We have tried the “endowment” approach with the current Foundation House, where we appealed to major donors for an endowment in the form of a building. The attraction is that it is much like an endowment, but instead of having money in a Goldman Sachs account, where they do their magic to make some return, the building-as-endowment is both good deal financially, and helps the nonprofit support their employees.
Beyond this, we would like to look into raising money through a low-interest bond, say for $100 million, to government and local investors, to fund the purchase of these houses, then using market based renters to pay off the bond. This way the buildings would slowly transition into debt-free Foundation Housing. We have not tried this yet.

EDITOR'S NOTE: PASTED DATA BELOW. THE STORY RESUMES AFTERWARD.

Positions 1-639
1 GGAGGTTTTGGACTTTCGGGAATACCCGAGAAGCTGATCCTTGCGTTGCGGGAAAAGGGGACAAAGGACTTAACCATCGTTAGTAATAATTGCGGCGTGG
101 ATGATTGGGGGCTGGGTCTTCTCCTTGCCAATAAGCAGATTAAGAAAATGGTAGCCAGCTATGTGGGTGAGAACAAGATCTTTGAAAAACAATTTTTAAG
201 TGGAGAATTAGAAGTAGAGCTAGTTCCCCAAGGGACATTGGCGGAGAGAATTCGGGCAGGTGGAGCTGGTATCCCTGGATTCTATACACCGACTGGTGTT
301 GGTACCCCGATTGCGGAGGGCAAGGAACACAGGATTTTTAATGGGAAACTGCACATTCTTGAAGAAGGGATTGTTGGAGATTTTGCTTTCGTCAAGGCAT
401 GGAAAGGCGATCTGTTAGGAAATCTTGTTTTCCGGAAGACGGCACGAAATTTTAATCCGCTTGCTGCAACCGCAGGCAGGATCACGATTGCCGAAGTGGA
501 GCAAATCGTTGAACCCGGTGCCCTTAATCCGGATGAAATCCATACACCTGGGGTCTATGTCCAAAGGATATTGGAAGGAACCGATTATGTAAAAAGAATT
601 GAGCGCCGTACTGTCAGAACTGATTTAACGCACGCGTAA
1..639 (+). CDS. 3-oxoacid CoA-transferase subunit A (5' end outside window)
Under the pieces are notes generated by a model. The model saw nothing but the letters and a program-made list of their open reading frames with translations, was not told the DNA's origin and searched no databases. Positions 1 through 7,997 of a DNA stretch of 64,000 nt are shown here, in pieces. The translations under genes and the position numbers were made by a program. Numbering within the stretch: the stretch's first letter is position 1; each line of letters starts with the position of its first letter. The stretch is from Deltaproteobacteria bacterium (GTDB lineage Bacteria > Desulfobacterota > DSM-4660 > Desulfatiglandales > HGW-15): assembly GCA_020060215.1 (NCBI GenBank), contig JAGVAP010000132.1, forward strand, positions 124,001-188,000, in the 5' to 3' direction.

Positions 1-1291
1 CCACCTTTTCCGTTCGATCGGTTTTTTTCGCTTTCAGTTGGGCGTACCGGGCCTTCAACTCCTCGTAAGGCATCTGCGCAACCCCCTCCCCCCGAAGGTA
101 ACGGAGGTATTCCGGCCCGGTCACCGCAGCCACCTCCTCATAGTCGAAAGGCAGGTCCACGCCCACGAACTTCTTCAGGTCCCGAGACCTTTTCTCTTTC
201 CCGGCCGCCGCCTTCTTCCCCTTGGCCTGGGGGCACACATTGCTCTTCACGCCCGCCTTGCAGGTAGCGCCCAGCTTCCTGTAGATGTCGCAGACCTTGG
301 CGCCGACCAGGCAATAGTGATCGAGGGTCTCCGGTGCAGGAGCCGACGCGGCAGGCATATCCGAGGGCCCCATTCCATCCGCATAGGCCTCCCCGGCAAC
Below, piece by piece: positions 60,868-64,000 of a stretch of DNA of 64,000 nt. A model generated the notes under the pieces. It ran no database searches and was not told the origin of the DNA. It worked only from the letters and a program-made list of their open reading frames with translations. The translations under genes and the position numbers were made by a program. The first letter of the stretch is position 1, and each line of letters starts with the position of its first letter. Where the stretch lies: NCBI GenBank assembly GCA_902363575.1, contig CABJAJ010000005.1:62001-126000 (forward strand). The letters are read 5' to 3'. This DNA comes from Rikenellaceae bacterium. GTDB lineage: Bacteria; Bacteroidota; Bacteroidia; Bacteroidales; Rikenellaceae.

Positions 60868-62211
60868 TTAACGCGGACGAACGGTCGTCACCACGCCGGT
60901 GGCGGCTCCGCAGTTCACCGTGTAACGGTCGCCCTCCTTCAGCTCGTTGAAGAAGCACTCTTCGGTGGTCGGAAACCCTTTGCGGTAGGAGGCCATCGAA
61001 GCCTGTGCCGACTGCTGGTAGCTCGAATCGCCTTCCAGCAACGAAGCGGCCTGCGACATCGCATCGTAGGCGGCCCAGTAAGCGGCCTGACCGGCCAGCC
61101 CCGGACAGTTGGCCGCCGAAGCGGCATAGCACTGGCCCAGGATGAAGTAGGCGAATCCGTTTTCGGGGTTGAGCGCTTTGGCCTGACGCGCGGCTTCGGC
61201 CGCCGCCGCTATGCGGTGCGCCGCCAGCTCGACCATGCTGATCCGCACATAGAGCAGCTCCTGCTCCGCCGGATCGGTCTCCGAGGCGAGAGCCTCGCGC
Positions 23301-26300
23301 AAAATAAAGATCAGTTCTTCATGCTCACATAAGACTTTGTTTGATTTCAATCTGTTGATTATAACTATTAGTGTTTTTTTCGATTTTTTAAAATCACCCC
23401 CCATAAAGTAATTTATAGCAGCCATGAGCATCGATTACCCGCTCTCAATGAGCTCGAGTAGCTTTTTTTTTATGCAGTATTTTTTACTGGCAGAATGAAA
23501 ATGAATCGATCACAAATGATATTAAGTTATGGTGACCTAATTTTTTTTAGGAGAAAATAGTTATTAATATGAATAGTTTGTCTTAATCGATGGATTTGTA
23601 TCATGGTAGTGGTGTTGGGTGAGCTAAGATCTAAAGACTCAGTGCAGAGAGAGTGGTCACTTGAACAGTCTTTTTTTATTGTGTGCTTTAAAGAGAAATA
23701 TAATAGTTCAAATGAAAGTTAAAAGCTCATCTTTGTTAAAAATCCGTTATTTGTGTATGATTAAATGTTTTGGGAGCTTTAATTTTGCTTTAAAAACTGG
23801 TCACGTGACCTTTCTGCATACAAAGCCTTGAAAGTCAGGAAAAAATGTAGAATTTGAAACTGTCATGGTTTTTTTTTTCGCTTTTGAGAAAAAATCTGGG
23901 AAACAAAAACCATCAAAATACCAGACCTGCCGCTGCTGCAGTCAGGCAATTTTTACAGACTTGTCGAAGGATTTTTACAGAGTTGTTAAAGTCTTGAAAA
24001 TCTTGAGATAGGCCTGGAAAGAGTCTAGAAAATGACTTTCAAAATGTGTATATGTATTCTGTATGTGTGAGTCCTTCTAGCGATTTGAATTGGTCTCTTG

Lastly, and maybe most promisingly, there are people that are looking for new answers and participating in conversations like this. A number of people in the Bay Area are starting co-working spaces and group houses . When these are being started can be a good time to set up a structure to work off debt and keeping it off — then use the benefits to perpetuate a mission. While still in formation, there seems to be interest from people like Jessy Kate and others. This could be helped by creating a Foundation Housing License that others could adopt or remix.
With about 10% of all employees in the US working in the non-profit sector, maybe we could hope for 5% of US housing to become Foundation Housing to provide stable, affordable housing for those dedicating themselves to service.
Lets create more debt-free Foundation Housing for non-profit workers!
[Other pieces on this]